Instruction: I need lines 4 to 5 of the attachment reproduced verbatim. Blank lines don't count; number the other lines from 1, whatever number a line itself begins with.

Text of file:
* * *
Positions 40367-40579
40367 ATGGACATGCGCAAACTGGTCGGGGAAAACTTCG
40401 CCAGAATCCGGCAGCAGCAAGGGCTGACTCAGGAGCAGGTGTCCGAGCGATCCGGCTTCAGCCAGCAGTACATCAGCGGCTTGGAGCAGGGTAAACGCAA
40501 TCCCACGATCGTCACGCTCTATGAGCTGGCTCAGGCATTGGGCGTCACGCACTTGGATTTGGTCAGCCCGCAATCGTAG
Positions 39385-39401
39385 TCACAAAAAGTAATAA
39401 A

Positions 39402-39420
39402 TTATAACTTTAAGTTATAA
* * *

40501 TCCCACGATCGTCACGCTCTATGAGCTGGCTCAGGCATTGGGCGTCACGCACTTGGATTTGGTCAGCCCGCAATCGTAG
Positions 39385-39401